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It’s make & more probably break time in Papua New Guinea

Oz taxpayer funds should not go to the corrupt & incompetent

Julie Bishop & Peter O'Neill (DFAT)CHRIS SHEAHAN | The Diplomat

ON Wednesday last week officers from Papua New Guinea’s police force opened fire on a crowd of university students in Port Moresby.

Conflicting reports from the media suggests that either the university students were hampering a police attempt to arrest the head of a student union or that the students were engaged by police as they were travelling to deliver a petition to PNG’s prime minister Peter O’Neill.

Conflicting reports have also been published, some stating that there have been deaths while others indicate that only injuries have been sustained. Regardless of the exact details relating to the incident there are several factors that are undeniably present.

First, tensions have been escalating recently for Peter O’Neill as a result of corruption allegations. O’Neill allegedly authorised fraudulent payments to a legal firm and a result of his efforts to delay the investigation has resulted in the disbanding of a corruption taskforce and the sacking of both the police commissioner and attorney general.

Second, the incident highlights the perils of the capability shortfall of PNG’s police force. Understrength officers with insufficient training and equipment are being managed by a force that is itself subject to widespread corruption both internal and external.

Police in PNG do not have access to modern crowd control training and have limited equipment available to them that would enable them to mitigate the risks posed by an aggressive crowd.

Without such equipment and training police in PNG have had to resort on multiple occasions to firing live ammunition into crowds in order to halt rioting. While this technique in itself is unacceptable in modern society, PNG authorities simply have no other option.

With tourists, expatriates and business now in fear of further violence, it is time for Australia to seriously address the issue of assistance programs to PNG. The programs in place too often focus on minor issues without addressing wider societal shortcomings.

Australia has already identified issues within the PNG police force, however recent events highlight that while these issues have been identified, little headway has been made in the way of progress.

PNG and Australian officials need to make more effort in increasing joint PNG-Australian police operations and Australia needs to insist that it will coordinate the distribution of funds given through aid programs to organizations and departments that are plagued with corruption.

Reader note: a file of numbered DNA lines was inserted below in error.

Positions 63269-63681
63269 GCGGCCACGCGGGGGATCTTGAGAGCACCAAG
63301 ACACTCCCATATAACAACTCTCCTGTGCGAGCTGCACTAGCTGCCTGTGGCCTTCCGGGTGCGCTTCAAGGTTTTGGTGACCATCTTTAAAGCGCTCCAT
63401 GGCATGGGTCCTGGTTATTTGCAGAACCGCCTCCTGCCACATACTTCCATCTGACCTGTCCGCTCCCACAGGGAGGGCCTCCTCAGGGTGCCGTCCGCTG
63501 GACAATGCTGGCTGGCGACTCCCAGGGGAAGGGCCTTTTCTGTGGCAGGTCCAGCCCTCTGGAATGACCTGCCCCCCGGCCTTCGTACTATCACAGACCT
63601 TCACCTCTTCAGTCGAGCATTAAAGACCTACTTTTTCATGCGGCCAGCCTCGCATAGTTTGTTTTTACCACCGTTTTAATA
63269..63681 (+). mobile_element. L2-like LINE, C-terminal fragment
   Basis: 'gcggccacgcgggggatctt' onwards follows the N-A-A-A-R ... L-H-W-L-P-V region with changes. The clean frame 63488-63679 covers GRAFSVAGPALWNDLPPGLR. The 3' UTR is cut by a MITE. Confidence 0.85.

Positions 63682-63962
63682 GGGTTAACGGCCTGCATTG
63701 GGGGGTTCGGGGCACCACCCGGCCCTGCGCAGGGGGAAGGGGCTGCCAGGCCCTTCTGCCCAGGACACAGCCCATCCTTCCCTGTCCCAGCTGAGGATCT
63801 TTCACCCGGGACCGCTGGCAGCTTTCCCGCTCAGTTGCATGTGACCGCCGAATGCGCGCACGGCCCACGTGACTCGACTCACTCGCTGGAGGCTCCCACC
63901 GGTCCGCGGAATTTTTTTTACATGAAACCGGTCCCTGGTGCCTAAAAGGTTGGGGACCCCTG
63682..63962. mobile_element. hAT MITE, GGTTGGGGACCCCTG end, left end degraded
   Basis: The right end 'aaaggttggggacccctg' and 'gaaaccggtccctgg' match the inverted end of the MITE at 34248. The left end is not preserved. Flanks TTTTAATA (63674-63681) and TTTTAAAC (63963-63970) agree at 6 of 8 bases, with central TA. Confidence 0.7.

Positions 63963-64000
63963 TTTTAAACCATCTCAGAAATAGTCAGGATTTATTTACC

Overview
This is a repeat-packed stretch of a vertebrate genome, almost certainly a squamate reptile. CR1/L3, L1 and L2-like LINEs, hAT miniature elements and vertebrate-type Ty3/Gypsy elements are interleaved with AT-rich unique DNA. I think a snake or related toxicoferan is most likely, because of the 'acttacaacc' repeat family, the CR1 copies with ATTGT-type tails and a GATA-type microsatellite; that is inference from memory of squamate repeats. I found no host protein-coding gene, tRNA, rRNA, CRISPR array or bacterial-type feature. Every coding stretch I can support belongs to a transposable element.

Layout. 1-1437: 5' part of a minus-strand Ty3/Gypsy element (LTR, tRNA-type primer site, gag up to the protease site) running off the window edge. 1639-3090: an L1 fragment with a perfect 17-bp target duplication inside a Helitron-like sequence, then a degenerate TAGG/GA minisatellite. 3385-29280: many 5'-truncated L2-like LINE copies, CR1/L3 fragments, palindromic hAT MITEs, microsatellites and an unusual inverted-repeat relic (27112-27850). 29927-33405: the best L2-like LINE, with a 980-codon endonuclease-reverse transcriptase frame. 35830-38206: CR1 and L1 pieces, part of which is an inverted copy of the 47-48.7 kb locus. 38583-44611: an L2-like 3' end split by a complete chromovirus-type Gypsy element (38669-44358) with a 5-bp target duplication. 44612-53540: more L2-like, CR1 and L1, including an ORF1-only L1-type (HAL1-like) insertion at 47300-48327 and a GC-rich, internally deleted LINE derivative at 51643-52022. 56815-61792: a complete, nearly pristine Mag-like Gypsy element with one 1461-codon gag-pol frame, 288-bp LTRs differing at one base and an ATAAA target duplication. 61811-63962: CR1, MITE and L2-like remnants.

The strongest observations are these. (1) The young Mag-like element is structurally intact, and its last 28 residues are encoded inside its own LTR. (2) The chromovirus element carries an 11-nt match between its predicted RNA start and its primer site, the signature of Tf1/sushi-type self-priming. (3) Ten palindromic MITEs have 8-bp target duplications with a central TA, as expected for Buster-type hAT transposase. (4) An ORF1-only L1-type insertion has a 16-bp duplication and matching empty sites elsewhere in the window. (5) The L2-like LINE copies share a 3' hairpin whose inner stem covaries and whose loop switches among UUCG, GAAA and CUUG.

The concept of providing funding in an effort to cease corruption cannot be successful if the funds that are provided are directly put into the hands of those that are corrupt.

Whilst it has been reported that Australian foreign minister Julie Bishop has offered Australian assistance in the unfolding situation, now is the time to ensure that the support provided is that which has a long-term effect on the ground.

The people of PNG deserve a competent government that is effectively supported by its neighbors, while the Australian people have the right to ensure that the taxpayer funds provided do not go into the hands of the corrupt.

Chris Sheahan is a former Australian Army Officer who works as a security consultant for Ludus Resources Group. Follow him on Twitter @cj_sheahan

Comments

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Lindsay F Bond

Respectfully too, and for those who truly serve, I hesitate at use of words 'deserve' and 'right', so venturing 3Rs.

Expectancy in each
founded of yore at breach,
requires learn, plan and teach
rigour, routine and reach. (3Rs)
Experience in each
past coastal fringe at beach
had little gun, law or preach,
guides votes for folk who leech.

For nations blessed with rights not only but upheld; joy to their people.
For nations yearning such delivery, not only words; 3Rs are for their tok.

Paul Oates

With due respect to Mr Sheahan, all this has been said many times before over the last few years on this site.

Everyone agrees with the problem but no one at government level seems to have any idea of what to do the fix the problem.

To my knowledge, those of us who have tried to offer our experience and previous training have been continuously spurned by those whose responsibility it is to prevent such problems arising.

Millions have been spent and continue to be spent of useless and non accountable programs like the current 'Wok Wantaim' program that has unfamiliar and inexperienced Australian police dumped in PNG without any power to do anything and no accountability for the cost of this program. A typical example in tokenism that has resisted all efforts from those who have tried to offer unpaid assistance based on their knowledge and experience.

The total rejection of any offer of assistance by PNG Attitude members is yet another example of how no government minister or departmental head is in any way prepared to accept that they could benefit in some way from ANY gratuitous offer of assistance. PNG is today suffering from this defence of personal fiefdoms on either side of the Torres Strait.

The results of the intransigence of those responsible at government level is now clearly come to pass. Will there be any change in attitude? That's the $64 question isn't it?

History would indicate that those responsible will continue to resist any practical offer of help.

There are no so blind as those who will not see but there are none so prone to ignore any challenge to their own competence when they sit in judgement over their own actions.

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